Wow, it’s been 10 days since I was able to post. Part of that was just being too darned busy, part was having some slow internet issues at the last park we were camped at, and part was having to resolve some car difficulties.
After leaving Bull Run we journeyed up to Little Bennet Campground in Gaithersburg. The plan was to visit the Monocacy and Antietam Battlefields. The former is located near Frederick and was the scene of Robert E. Lee’s first invasion of the Union; he wanted to win a battle on Union soil to help generate public discontent with the war in the Union and affect the 1862 mid-term elections. He won the battle but did not try to really occupy any ground; after the battle he returned back across the Potomac to Virginia. The picture below is of the Worthington House which was the headquarters of the Confederate army during the battle.
Upon returning from the battlefield the adults started eating dinner and a tremendous rainstorm came up. During the storm the turn signals on their Mazda came on solid and after the rain the key fobs would no longer open the door. Troubleshooting, discussions with the Mazda dealer in Gaithersburg, MD, and discussions with USAA Insurance revealed that the Body Control Module was bad and it had been shorted out by a leak that led back to the deer collision last September. The original body shop that repaired the car forgot a grommet which allowed water to run into the interior. Add to that our scheduled transit from Gaithersburg up to Elverson, PA near Valley Forge and the ended up with another USAA insurance adjuster and another Mazda dealer being involved to finish the repairs. USAA came through though…and the original body shop in Johnstown, PA is paying for the repairs; hopefully they will get the car back tomorrow.
While the repair evaluation was going on they adults went ahead and journeyed over to the battlefield at Antietam. This was the bloodiest single day in the Civil War with over 23,000 casualties. Over 8000 of these were inflicted in just 90 minutes at an area called The Cornfield which is about a mile east of Antietam Creek. The Cornfield changed hands 3 times during that 90 minutes and was continually being raked by both Union and Confederate fire from essentially all four sides. Later in the day the climax of the battle was at what is now known as the Burnside Bridge over Antietam creek. There were 600 Confederate soldiers on the bluffs overlooking the bridge and they held off 8,000 Union soldiers for 4 hours until they were low on ammo at which point they withdrew to the top of the ridge rejoining the remainder of the Confederate lines and allowing Burnside the occupy the bridge. Antietam occurred during General Lee’s third invasion of the Union and was an attempt to influence the 1864 Presidential election by threatening Washington DC. Again; the Confederate side won the battle but was unable to influence the election so ended up returning to Virginia. You can see from the two pictures below showing the Burnside Bridge from both sides how 600 were able to hold off 8,000…the bluffs are 200 or so feet tall and go straight up from the creek.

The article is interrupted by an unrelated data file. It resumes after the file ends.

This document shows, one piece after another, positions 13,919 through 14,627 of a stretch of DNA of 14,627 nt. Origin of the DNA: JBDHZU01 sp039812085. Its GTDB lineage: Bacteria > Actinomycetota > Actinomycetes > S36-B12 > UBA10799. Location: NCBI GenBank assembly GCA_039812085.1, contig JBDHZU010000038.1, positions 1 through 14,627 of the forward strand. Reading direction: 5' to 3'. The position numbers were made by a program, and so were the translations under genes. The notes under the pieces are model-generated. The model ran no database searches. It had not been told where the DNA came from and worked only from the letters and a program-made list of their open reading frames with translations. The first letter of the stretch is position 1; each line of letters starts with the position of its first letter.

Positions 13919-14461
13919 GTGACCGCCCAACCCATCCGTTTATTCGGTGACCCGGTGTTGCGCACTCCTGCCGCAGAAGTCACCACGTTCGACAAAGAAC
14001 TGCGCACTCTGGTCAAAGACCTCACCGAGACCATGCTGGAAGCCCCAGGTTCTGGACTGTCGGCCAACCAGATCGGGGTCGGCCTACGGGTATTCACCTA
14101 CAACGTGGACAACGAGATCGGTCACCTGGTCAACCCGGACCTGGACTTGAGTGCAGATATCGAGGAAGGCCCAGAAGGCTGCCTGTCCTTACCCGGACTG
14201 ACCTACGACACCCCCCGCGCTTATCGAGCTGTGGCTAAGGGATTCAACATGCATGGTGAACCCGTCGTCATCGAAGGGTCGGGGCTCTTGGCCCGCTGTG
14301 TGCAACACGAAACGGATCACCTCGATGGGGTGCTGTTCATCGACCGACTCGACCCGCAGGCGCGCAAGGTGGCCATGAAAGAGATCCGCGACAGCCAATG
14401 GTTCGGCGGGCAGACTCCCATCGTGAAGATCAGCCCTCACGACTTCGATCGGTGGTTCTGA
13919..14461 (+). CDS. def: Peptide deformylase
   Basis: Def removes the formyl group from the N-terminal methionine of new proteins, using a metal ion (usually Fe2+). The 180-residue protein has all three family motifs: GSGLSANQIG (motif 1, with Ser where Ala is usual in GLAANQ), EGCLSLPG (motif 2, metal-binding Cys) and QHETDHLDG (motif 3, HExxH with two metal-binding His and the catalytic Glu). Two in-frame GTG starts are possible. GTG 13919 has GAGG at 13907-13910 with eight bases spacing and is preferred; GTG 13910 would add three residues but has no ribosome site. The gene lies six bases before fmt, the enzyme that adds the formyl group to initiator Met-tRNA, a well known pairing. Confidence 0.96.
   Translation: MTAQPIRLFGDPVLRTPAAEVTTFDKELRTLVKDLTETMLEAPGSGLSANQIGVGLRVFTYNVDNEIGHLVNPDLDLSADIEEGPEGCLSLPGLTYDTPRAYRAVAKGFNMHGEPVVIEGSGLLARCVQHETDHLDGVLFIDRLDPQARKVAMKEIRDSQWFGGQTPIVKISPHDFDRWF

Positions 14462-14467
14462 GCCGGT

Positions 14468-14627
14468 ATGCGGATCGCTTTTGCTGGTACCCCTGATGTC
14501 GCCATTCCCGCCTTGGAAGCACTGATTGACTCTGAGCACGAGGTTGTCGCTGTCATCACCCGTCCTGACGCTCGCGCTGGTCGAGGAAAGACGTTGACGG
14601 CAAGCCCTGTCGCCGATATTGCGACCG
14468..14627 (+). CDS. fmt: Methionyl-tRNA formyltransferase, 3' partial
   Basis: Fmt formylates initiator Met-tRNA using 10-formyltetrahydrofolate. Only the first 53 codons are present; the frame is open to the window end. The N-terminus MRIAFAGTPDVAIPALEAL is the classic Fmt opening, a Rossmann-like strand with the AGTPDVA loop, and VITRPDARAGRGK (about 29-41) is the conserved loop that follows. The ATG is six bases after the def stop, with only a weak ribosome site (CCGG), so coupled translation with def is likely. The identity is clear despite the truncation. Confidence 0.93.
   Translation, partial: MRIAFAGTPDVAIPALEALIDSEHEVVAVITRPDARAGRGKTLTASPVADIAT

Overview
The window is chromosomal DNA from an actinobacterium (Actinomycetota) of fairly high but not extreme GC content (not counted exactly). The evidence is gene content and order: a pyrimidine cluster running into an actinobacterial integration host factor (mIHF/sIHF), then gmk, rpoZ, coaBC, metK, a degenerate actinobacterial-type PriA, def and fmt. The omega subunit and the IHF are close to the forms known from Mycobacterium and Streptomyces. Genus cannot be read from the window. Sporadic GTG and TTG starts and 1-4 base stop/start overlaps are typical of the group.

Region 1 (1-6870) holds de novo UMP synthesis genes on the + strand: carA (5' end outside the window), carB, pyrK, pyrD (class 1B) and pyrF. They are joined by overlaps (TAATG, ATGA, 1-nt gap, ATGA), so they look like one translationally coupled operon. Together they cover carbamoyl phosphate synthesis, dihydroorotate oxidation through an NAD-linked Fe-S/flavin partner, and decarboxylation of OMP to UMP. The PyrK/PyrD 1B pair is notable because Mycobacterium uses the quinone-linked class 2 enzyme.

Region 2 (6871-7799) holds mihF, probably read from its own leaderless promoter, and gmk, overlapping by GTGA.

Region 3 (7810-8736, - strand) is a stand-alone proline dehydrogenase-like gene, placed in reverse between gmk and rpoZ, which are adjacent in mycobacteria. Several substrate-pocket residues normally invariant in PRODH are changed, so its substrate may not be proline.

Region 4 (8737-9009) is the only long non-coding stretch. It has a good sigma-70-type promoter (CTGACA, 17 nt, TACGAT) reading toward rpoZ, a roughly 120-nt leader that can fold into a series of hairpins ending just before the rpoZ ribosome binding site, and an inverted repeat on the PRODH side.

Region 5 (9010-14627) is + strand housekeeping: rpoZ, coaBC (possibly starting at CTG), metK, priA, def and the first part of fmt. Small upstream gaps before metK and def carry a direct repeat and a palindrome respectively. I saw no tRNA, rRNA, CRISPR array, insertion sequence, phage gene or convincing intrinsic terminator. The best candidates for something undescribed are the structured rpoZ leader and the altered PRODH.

After the visit to Antietam we moved up into PA and are now camped at French Creek State Park in Elverson, PA. The park is actually pretty decent overall…well located for our playing tourist but it does have a few drawbacks. There is no sewer hookup at the campsites so that means showers at the bath house…and the bath house is pretty bleak to put it mildly. Connie hates it…Neil is a little more tolerant. They also had a heck of a time backing into their site as the roads are narrow, the sites are treelined, it was raining while they were backing in, and there were numerous not so nice people who were unhappy that they were blocking the road. They also had an issue with the circuit breaker for their 50 amp power pole; but the maintenance guys fixed that today so we’ll have air conditioning on Friday when it gets hot.
Yesterday they went over to Valley Forge and toured around. It was pretty cool. There were about 12,000 soldiers wintering over during the Revolutionary War at Valley Forge and while most people think that all they were doing was trying to not freeze to death the encampment also gave General Von Steuben a chance to train the army and turn them from a pretty rag tag group into a well trained and professionally acting unit. Emerging in the spring the Continental Army was able to take the battle to the British resulting in the eventual surrender of Cornwalis at Yorktown and the end of the Revolutionary War. Pictured below are Washington’s Headquarters and the outer lines of defense of the encampment.
Tomorrow they’re going out about 40 miles northwest to the County Fair…time for Corndogs, Deep Fried Twinkies, Pretzels, and Ice Cream. Friday they have a hike scheduled and Saturday we’re moving over to Flanders, NJ as we continue our journeys north towards upstate New York for the Bard Music Festival.
The adults were remarking yesterday that they don’t know how they got everything done while they were employed…this retirement stuff is turning out to be pretty busy for them.
That’s about it; hopefully we’ll continue to have better internet so I can post more often.